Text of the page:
Blagojevich Rule Challenged | Daily News | NCRegister.com.
In Sangamon County, Circuit Court Judge John Belz ruled that Illinois pharmacists can’t be forced to dispense the morning after pills against their own ethical standards and religious beliefs.
Opponents promise to immediately challenge this ruling, but Atty. Francis J. Manion, ACLJ senior counsel, who represented the conscientiously objecting pharmacists notes that the court ruling addresses specific arguments for which the Illinois state attorneys were not able to provide evidence. For example, they were not able to argue that a single woman had been prevented from obtaining her morning after pills by a pharmacist who would not personally provide them. For that reason, an appeal on their part will likely be a waste of Illinois’ negative financial resources.
The Illinois edict, which was overturned in the circuit court, had basically been designed by Planned Parenthood, and this is the case for many other unconstitutional state laws opposing the human rights of health care professionals.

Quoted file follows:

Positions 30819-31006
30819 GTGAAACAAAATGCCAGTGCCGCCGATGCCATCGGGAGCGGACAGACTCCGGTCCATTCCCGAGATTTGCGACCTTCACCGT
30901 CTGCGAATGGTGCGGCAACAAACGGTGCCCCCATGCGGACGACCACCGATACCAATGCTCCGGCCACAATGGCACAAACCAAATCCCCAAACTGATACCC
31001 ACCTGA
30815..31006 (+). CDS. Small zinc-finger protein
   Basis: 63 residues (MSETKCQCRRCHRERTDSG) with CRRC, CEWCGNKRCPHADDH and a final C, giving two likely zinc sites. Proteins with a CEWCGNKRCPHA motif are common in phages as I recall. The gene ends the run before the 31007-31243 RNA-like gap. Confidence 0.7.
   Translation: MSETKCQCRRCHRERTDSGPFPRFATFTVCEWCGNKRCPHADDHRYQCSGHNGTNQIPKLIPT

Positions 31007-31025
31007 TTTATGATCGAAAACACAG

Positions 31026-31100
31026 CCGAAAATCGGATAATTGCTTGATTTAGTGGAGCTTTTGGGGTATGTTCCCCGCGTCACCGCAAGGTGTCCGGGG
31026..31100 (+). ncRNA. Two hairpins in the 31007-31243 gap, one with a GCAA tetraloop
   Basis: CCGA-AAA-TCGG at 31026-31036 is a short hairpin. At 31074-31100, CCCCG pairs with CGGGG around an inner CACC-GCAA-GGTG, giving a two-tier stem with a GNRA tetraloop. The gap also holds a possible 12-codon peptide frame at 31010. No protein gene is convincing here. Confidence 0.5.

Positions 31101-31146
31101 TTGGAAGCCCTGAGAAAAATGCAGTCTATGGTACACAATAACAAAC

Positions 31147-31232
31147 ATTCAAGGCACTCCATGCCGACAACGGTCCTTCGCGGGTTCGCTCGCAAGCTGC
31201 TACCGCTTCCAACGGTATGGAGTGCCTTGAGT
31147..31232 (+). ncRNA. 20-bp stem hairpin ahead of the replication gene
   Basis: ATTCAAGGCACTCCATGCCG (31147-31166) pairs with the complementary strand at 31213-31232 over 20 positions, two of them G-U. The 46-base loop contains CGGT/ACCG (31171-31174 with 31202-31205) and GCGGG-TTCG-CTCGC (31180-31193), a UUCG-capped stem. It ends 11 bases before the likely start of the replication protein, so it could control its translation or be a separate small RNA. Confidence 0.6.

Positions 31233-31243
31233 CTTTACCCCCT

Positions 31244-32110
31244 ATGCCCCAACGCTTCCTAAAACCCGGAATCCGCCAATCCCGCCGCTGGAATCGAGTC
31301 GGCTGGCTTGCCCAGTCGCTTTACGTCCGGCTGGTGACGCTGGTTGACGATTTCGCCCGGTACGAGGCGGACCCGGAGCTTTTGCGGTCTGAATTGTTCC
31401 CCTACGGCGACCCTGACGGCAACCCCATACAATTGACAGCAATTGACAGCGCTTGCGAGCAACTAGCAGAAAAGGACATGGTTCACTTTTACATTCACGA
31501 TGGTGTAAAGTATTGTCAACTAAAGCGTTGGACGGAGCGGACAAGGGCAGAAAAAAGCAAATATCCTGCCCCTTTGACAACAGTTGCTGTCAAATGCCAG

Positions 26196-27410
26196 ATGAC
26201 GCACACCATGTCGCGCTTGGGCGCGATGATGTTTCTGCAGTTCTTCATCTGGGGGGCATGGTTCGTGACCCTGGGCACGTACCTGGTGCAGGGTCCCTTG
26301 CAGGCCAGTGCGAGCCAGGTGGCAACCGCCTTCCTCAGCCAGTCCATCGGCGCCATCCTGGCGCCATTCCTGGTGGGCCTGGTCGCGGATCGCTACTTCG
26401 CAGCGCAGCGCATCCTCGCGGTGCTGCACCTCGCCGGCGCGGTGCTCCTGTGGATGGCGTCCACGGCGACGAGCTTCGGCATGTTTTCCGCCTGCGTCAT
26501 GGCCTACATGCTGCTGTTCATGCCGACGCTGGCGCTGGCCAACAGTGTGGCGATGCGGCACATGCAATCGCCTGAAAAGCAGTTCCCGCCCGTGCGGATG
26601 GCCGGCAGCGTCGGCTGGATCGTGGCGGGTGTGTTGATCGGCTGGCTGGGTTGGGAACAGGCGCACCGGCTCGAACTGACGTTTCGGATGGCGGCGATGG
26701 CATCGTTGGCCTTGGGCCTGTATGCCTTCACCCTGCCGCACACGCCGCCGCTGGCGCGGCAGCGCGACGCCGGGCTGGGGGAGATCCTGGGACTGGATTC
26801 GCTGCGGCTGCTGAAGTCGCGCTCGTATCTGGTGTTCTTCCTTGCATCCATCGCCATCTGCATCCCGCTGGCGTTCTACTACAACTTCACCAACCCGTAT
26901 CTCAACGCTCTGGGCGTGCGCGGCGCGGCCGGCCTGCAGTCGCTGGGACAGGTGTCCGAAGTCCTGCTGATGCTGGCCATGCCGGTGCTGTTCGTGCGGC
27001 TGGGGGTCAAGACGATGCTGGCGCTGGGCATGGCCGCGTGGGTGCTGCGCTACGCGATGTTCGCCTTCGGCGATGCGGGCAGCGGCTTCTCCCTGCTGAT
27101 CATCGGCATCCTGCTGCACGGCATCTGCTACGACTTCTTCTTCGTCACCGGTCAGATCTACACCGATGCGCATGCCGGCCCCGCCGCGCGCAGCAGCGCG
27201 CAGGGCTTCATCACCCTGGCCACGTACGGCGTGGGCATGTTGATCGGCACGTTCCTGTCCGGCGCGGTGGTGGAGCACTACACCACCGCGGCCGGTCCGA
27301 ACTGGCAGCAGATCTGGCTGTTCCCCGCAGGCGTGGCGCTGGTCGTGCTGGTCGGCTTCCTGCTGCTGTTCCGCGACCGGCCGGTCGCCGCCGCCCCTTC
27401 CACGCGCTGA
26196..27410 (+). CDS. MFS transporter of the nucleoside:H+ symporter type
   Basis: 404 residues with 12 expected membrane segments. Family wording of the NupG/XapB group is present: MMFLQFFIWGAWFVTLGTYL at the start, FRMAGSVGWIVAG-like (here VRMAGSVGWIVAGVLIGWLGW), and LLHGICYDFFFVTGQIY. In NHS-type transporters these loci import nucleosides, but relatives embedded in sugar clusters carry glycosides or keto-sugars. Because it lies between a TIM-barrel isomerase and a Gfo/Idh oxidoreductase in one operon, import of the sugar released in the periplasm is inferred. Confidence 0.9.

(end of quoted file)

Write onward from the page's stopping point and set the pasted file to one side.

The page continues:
The article linked addresses the battle over conscience rights in numerous other states, including Wisconsin, Washington, where the pharmacists are in trouble, and in several more states which have recently supported pharmacists of conscience.
Scroll down in this blog to see the prescriber information for Plan B, which clearly contradicts the false premise of the Wisconsin regulations, forcing pharmacists to dispense Plan B (as well as all other hormonal birth control). Expect a new legal battle to erupt in that state as the pharmacy owners are forced to apply the legislation and fire conscientiously objecting pharmacists. Wisconsin’s legislation targeting the pharmacists was hidden in budget bills by the democrat legislature, and passed without much notice. The newer state government might find cost containment benefits in rescinding the legislation.
The legal battle is ongoing in the state of Washington, which the pro-abortion Governor Gregoire and her Board of Pharmacy might drive all the way to the U.S. Supreme Court. It might be the crowning achievement of their careers.